Volkswagen Plans to Invest in Mines to Become Major Battery Supplier

German automaker Volkswagen plans to invest in mines to reduce battery costs, meet half of its own demand and sell to third-party customers, through its battery unit PowerCo. The carmaker also wants PowerCo to become a global battery supplier, not just produce for Volkswagen’s needs. As a start of this goal, PowerCo will deliver battery cells to Ford for the 1.2 million vehicles the U.S. carmaker is building in Europe on Volkswagen’s electric MEB platform. In the longer term, the company also plans to build enough cells to meet half of its global battery needs, with most production capacity located in Europe and North America.

“The bottleneck for raw materials is mining capacity – that’s why we need to invest in mines directly,” Volkswagen’s board member in charge of technology Schmall said.

The German automotive major has started partnering on supply deals with mines in Canada, where it will build its first North American battery plant.

“In future, there will be a select number of battery standards. Through our large volume and third-party sales business, we want to be one of those standards,” Schmall said.

Automakers including Tesla and Stellantis, as well as Volkswagen, have been scrambling to lower battery costs in order to make electric vehicles (EVs) more affordable.

Only Tesla has pledged more investment into battery production than Volkswagen, but ramping up production is a challenge for the EV maker as well, and it still works with Asian suppliers.

Many automakers have signed agreements with producers to supply battery materials like lithium, nickel and cobalt but few have so far made direct investments in mines.

Volkswagen’s PowerCo, set up last year, is targeting €20 billion in annual sales by 2030. Production will start in 2025 at PowerCo’s plant in Salzgitter, Germany, 2026 in Valencia, Spain and 2027 in Ontario, Canada.

Still, Schmall is confident the carmaker can expand quickly – and must do so if it wants to build an affordable EV, in which 40% of the costs come from the battery.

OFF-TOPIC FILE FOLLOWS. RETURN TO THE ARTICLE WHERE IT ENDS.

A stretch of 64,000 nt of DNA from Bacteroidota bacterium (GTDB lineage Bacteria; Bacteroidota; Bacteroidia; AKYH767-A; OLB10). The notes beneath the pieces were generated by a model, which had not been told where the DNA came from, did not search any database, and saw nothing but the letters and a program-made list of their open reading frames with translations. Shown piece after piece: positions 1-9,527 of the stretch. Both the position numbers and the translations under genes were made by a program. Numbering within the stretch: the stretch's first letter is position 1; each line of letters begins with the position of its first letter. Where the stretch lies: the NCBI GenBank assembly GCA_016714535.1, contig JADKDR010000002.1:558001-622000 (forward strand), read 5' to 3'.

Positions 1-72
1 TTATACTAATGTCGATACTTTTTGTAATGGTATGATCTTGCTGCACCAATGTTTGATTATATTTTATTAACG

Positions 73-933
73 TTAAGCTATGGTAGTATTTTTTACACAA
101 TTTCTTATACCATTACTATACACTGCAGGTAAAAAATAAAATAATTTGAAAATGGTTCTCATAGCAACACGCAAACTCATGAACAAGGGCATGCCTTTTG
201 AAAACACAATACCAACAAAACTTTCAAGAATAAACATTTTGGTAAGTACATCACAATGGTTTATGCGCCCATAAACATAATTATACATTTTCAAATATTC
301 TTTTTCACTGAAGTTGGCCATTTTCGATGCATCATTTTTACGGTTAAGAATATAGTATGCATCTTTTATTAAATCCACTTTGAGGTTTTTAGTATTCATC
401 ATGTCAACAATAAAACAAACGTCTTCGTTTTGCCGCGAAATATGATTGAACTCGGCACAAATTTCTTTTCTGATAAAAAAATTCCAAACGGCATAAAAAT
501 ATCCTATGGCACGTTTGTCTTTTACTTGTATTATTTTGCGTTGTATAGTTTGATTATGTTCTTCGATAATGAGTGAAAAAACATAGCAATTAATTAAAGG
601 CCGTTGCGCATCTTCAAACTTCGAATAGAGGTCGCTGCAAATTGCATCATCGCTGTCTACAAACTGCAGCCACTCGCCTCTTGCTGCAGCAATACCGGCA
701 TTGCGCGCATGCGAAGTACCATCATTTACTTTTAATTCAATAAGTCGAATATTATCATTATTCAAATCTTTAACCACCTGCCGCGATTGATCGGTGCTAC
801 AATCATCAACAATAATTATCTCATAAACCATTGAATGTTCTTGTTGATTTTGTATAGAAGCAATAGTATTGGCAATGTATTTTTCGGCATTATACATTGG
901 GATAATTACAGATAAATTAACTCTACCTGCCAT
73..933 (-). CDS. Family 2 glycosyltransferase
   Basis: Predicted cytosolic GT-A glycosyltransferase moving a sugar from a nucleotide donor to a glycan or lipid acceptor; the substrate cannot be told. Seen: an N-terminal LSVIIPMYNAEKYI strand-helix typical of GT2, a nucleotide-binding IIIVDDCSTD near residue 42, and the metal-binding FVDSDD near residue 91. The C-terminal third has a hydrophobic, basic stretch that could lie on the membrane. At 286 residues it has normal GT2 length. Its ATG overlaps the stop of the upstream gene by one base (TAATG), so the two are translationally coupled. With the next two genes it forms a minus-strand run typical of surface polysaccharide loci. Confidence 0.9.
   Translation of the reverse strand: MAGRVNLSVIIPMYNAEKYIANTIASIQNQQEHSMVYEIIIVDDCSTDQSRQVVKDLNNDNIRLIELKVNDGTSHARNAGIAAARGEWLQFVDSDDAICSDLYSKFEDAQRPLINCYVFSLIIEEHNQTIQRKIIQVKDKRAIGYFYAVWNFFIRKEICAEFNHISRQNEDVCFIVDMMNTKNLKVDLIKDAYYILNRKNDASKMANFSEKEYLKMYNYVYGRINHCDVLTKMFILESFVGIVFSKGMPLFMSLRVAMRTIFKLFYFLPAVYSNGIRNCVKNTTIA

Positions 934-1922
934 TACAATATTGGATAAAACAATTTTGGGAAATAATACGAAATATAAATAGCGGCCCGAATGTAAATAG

Volkswagen unveiled details of a €25,000 EV it aims to sell in Europe from 2025.

In Volkswagen’s €180 billion five year spending plan, up to €15 billion is earmarked for its three announced battery plants and some raw material sourcing.

The carmaker has so far nailed down raw material supply until 2026, by which time the German and Spanish plants will be in operation, and will decide in the next few months how to meet its demand from then on.

It has also ordered some $14 billion in batteries from Swedish startup Northvolt.

Currently Asian producers such as China’s CATL and South Korean battery makers LG Chem and Samsung SDI are dominating global cell production. Asian firms make up almost half of planned battery cell capacity in Europe.

Need to access the insight?

Start your 7-day free trial now

Need to access the insight?

Start your 7-day free trial now

Need to access the insight?

Start your 7-day free trial now

Do you need to access special insights on this matter?

Start your 7-day free trial  and become a member today

Subscribe to Top Insights Today

Subscribe to Executive Newsletter Top Insights Today

The Executive Newsletter -Top Insights Today- puts global business events in perspective through special insights

Join the ranks of global executives and subscribe to Top Insights Today

Top Insights Today covers insights on energy, clean-tech, oil&gas, mining, rare earths, defense, aviation, infrastructure, manufacturing, electrical vehicles, big-tech, finance and politics of business

By clicking subscribe you agree to our privacy and cookie policy and terms and conditions of use.

Read more insights

Lynas to Invest A$500 Million in Western Australia Rare Earths Project

Australia’s Lynas Rare Earths unveiled plans to invest A$500 million to expand capacity at its Mt. Weld mine located in Western Australia. The miner aims to meet market demand for rare-earth materials. Mt. Weld mine contains deposits of rare-earth elements neodymium (Nd) and praseodymium (Pr), both of which are in high demand for making magnets used in electric vehicles (EVs) and wind energy equipment.

Chinese Manufacturing Grows at Fastest Pace in More Than a Decade

China’s manufacturing activity grew at its fastest pace in more than a decade in February, surpassing expectations as production soared after the lifting of Covid-19 restrictions late last year. The manufacturing purchasing managers’ index (PMI) shot up to 52.6 from 50.1 in January, according to China’s National Bureau of Statistics, above the 50-point mark that separates expansion and contraction in activity. The PMI far exceeded forecasts of around 50.5 and reached its highest mark since April 2012. China had recorded one of its worst years in 2022 over nearly half a century, primarily because of strict Covid-19 lockdowns and subsequent widespread infections. The curbs were abruptly lifted in December as the highly transmissible Omicron spread across the country.

EU Ministers Agreed on Proposed Climate Change Laws

EU countries agreed on proposed laws to fight climate change on Wednesday after hours of late night discussions. The proposals include a 2035 phase out of new combustion engine car sales and a multibillion euro fund to protect lower income citizens from CO2 costs. 

Stay informed

error: This content is protected !!